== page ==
The awkward reality that Qin has suddenly departed the diplomatic scene probably doesn’t really matter: his replacement will carry out the policies of China’s most senior officials, and of course that of Xi Jinping, who has amassed unprecedented power and seems to have a somewhat jaundiced view of the US and the West. With policy decided at the very top, how much influence can visiting senior American officials have and can they help put the relationship on a more even keel? Those questions are being put to the test with US dignitaries Secretary of State Antony Blinken, Treasury Secretary Janet Yellen, climate envoy John Kerry, and likely in late August, Commerce Secretary Gina Raimondo, all traipsing to Beijing.

Can’t compartmentalize economics from politics

Don’t hold your breath. Given the deep gulf between the two countries, both sides err in how they manage the bilateral relationship. Take the Treasury Secretary’s recent visit: “Yellen’s attempts to compartmentalize areas of cooperation between the two countries will fall flat, as Chinese policymakers do not bracket off China’s economic relationship with the United States from their political disputes with Washington,” argues the GeoEconomics Center’s Hung Tran. Similarly, Beijing is wrong in thinking it can return to the less complicated days of the past, when simply rolling out the red carpet could substitute for thorny negotiations (we saw Beijing’s nostalgia for that old script when Xi recently met visiting former secretary of state Henry Kissinger, calling him an “old friend.”)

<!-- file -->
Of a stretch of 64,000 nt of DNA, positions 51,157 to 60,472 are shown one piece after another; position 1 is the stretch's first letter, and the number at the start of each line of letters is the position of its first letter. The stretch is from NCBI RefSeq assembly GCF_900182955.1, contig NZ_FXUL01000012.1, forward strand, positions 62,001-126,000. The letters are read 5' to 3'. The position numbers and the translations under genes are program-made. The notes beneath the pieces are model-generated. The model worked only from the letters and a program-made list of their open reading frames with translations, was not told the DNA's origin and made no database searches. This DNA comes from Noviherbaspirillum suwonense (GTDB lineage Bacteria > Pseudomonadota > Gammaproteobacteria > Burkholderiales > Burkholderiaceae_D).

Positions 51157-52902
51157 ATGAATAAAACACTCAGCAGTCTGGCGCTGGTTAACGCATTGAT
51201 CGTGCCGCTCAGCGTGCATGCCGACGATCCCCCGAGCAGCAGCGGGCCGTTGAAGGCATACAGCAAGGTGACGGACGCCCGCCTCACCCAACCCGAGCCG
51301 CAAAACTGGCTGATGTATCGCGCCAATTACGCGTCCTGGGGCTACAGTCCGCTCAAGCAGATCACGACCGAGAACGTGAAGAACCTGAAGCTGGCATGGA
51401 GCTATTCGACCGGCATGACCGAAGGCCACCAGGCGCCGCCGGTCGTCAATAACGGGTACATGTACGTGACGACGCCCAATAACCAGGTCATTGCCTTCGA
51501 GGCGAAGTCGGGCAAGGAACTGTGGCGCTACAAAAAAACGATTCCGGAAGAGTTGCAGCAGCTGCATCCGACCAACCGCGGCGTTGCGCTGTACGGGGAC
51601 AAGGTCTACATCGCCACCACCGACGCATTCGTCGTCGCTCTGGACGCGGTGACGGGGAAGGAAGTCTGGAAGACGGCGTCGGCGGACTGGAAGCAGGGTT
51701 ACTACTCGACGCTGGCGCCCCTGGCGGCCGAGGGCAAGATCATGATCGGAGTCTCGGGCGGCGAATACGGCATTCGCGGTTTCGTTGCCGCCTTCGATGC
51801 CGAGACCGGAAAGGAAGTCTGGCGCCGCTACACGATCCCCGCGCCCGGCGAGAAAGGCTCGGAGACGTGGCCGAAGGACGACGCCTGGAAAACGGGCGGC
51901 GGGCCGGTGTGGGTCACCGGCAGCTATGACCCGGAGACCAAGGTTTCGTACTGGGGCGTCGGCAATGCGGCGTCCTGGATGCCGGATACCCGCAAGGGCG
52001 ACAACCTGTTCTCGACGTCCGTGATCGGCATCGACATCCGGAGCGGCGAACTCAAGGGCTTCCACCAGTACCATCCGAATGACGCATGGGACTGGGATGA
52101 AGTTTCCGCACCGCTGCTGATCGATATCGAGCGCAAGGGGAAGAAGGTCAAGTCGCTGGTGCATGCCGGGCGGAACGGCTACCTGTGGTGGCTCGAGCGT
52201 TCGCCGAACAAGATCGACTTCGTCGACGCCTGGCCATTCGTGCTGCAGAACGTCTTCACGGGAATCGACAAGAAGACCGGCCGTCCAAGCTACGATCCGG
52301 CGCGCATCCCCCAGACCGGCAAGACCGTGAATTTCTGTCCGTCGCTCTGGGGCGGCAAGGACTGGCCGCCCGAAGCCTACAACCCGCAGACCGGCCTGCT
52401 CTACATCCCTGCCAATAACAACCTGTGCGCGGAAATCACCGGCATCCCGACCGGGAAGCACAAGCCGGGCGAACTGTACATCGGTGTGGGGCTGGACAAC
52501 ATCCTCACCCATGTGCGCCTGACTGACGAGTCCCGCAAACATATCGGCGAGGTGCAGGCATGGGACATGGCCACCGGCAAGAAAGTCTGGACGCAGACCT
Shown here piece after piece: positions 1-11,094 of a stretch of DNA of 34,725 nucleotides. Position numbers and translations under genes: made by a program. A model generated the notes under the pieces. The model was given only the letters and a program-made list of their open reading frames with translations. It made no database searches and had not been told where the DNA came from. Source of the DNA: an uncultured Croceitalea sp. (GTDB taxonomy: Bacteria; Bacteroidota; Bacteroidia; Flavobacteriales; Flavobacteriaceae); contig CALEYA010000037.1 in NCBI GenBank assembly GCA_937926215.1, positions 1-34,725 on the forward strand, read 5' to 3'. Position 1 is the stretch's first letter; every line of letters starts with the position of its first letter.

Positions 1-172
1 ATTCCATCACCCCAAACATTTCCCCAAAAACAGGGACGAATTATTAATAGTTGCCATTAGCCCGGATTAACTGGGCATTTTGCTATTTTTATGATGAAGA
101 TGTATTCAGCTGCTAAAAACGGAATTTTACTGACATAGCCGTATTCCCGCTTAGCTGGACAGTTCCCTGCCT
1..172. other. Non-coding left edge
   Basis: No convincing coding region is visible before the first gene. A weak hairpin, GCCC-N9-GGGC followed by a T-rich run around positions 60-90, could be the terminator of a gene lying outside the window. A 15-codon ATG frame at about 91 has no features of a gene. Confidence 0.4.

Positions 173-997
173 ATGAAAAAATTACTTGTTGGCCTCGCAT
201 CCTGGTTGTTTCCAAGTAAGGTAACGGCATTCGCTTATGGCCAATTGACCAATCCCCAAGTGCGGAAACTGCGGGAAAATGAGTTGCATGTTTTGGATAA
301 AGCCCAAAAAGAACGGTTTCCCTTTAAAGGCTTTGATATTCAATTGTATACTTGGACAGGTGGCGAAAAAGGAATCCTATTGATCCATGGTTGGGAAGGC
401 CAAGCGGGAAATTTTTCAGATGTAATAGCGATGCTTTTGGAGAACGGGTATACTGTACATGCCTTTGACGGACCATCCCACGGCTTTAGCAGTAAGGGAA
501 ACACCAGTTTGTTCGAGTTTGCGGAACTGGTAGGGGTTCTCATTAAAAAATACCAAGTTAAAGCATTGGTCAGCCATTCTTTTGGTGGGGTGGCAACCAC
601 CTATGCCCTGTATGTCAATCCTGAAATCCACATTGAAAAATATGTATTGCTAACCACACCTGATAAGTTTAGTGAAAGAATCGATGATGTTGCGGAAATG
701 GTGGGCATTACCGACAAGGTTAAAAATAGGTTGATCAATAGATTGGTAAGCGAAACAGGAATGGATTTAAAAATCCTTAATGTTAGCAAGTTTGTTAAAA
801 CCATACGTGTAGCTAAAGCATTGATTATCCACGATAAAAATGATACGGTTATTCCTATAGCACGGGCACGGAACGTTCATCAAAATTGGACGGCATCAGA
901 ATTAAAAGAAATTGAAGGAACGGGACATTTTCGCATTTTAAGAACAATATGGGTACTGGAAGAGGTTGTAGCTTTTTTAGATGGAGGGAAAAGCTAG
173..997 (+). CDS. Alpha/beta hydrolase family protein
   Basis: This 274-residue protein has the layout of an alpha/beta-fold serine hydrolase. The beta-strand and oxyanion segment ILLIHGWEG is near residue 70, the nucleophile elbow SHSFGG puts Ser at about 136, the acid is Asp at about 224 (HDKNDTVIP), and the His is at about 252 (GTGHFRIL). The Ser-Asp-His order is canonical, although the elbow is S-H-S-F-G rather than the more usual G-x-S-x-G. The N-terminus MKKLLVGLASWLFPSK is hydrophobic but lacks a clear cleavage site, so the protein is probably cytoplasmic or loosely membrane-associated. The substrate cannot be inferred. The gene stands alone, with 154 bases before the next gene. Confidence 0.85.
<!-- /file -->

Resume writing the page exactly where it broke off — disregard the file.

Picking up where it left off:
As the US blocks China’s access to advanced technology and particularly semiconductors, something we look at regularly at the Atlantic Council, a now popular argument made by the Biden administration is the intention is not to decouple but to de-risk. That, too, falls flat: “Chinese officials see both de-risking and decoupling as efforts to hinder China’s economic growth,” and state visits “will not meaningfully improve US-Chinese relations, as the two nations’ core interests remain at odds with each other,” Hung writes.

Is ‘friendshoring really working?

GeoEconomics Center’s Niels Graham and Mondrita Rashid ask this question in a new report (the phrase coined by Yellen speaking at the Atlantic Council about a year ago refers to moving supply chains to US partners such as Taiwan, India, Vietnam, and Mexico.) The answer: very slowly. “Anyone expecting friendshoring to result in a quick and decisive uncoupling of the US economy from China will find little in the past year’s data,” the authors write, noting still high volumes of information and technology and public health imports from China as evidence.

The possibility of supply chains moving to Latin America and the Caribbean as part of ‘friendshoring’ was discussed by Senators Bill Cassidy (R-LA) and Michael Bennet (D-CO) as well as lawmakers from Costa Rica, Guatemala, and Panama, in an event hosted by the Atlantic Council.